If there is one fashion name that has never been afraid to add a splash of culture to their line of clothing, it is definitely Dolce & Gabbana. They have already made quite the impression during this Spring’s Mercedes Benz Fashion Week, which began on February 6 and is currently going on until tomorrow. During this particular fashion week, D&G made the decision to advertise the entirety of their displayed clothing line as an Italian tourist department. Their goal is to gear their clothing to those who want a taste of the true Italian culture, while serving as an overall advertisement of the country of Italy itself.
The decision to dedicate their Spring line to the Italian culture came from co-founder, Domenico Dolce’s wishes to include a taste of his hometown of Sicily, Italy. The team of designers wanted to bring archaeology of the Italian island to life, with its many layers of history, drama and religion. The other part of the collection represents the Greek ruins of Sicily, in all of its springtime beauty. Stefano Gabbana refers to this part of the collection as “a dream of Sicily.” The goal was to represent these different angles, and to invite people around the world to purchase a glimpse into this Sicilian lifestyle.
The Italian theme of Dolce & Gabbana’s recent campaign is clearly depicted in their print advertisements. Each picture plays on stereotypes by humorously portraying the typical Italian culture (all in high fashion clothes, of course). Featured on-location in Italy, the photo-shoot captures the essence of a traditional Italian family, complete with the loud, boisterous women as the life of the party and their large families in tow.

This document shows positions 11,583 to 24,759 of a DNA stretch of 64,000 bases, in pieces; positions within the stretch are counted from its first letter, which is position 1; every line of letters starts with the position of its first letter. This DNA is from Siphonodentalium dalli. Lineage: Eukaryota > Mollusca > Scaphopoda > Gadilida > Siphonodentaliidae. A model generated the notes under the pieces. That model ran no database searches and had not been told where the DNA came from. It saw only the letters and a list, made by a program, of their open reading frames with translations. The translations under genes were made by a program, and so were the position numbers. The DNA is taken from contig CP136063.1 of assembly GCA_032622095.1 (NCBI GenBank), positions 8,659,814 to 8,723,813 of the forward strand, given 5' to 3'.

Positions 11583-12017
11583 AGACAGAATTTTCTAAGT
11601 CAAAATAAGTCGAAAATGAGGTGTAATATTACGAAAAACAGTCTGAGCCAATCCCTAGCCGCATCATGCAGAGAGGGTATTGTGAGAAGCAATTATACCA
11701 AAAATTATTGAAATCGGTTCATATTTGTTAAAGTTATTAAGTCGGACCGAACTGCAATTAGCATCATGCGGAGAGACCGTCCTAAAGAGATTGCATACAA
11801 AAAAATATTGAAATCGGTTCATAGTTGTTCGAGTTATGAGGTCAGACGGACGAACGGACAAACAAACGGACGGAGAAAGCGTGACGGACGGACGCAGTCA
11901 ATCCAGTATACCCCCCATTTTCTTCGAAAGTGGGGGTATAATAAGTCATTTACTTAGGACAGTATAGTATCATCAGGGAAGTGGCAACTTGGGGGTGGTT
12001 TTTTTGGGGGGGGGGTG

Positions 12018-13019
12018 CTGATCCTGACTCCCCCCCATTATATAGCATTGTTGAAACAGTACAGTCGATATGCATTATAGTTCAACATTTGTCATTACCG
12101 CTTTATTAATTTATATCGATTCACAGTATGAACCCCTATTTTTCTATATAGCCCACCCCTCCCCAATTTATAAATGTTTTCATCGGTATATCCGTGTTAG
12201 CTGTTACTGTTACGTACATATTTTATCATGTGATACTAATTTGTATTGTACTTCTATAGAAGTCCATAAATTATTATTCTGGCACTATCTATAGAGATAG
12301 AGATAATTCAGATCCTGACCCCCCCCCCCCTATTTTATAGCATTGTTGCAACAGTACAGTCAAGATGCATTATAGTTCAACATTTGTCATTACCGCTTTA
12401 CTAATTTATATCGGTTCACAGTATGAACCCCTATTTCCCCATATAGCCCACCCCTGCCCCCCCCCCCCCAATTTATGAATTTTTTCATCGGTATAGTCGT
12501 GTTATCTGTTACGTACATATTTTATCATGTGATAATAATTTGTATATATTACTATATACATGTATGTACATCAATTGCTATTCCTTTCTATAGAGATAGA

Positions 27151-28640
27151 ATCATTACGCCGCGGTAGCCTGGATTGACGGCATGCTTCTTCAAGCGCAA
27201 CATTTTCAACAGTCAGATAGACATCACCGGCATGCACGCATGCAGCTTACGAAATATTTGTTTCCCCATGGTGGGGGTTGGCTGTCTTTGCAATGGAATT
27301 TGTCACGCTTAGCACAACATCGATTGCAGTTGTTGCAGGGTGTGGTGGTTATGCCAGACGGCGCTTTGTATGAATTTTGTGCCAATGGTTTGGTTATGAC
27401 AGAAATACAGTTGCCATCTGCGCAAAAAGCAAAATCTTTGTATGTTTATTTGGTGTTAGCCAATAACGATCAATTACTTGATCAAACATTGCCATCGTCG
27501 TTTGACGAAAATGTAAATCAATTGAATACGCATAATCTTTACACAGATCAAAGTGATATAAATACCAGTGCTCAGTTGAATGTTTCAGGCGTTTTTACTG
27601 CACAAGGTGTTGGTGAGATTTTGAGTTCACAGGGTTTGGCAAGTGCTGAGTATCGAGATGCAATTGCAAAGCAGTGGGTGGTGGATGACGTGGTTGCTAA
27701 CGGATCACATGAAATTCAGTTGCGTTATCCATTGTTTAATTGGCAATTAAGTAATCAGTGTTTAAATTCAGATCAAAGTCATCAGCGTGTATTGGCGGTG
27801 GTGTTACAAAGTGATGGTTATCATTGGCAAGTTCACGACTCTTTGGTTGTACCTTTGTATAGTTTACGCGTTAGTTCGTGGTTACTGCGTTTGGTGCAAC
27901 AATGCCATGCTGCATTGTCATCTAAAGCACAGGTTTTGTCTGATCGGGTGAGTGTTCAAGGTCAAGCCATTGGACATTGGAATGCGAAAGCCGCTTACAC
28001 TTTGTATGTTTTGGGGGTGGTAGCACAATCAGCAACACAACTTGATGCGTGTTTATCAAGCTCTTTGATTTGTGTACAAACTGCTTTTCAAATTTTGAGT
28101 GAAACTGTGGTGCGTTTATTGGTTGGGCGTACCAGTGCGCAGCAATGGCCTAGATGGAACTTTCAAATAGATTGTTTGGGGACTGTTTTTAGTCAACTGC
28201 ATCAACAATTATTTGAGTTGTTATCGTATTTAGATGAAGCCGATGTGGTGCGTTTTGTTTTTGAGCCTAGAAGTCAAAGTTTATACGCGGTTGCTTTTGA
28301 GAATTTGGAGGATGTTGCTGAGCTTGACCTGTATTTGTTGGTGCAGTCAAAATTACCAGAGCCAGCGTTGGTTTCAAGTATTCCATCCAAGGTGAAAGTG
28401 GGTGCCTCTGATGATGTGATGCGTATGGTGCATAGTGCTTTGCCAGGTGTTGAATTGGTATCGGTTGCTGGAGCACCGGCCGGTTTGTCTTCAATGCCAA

Each advertisement exudes liveliness as models forgo their typical high fashion poses, and instead pour energy and Italian charisma into each shot. In the foreground, models can be seen wearing D&G’s new Spring collection, with fabrics and patterns that embody and were inspired by the Mediterranean’s local colors and Greco-Roman temples. The models also engage in stereotypical Italian activities, such as dancing, scorning their children, and buying goods such as fish and bread. Viewers are transported through the lens, across the world to experience traditional Italian culture in Dolce & Gabbana’s new campaign.
There is no doubting that Dolce & Gabbana have, in all their departments, uniquely used their cultural approaches to differentiate themselves in the high fashion world. The embedded concepts of history and culture will attract a vast variety of publics. Through their advertisements and on the runway, D&G have raised the high fashion bar, especially with competing Italian designers (Prada, Gucci, and Georgio Armani). Dolce & Gabbana’s Spring 2014 collection can accommodate any rendezvous a conservative woman may attend. They have taken a sort of “back road” approach which more than likely sells than other high fashion brands. They went for more doable than the over-the-top, un-wearable line that the average woman could not wear to any event.
Gabbana described the collection as “an unconscious dream,” in the sense that the clothes exemplified the blend of the real and the irrational that can only be found in dreams. The line is truly a dream and captivating at that. The Sicilian lifestyle has been opened for all to discover and enjoy through the D&G Spring 2014 line. The genius use of the culture of Sicily has provided limitless ideas of inspiration for Domenico Dolce and Stefano Gabbana, setting themselves apart from the rest of the high fashion domain. For the finale, the gilded army of women that strutted the catwalk offered another vision of female empowerment that has stirred conversations between other designers all week. Dolce and Gabbana have given the fashion world romantic maximalism at its best. The design duo’s cultural orientation without being too common or over the top. Innovative, not so much, but wearable, indeed!
D&G have definitely grabbed our attention with their new look. Does adding a splash of culture make their line more desirable? Or do you think the typical “high fashion” is more successful on the runway?
-Briana McWhirter, Emily Foulke, Hannah Turner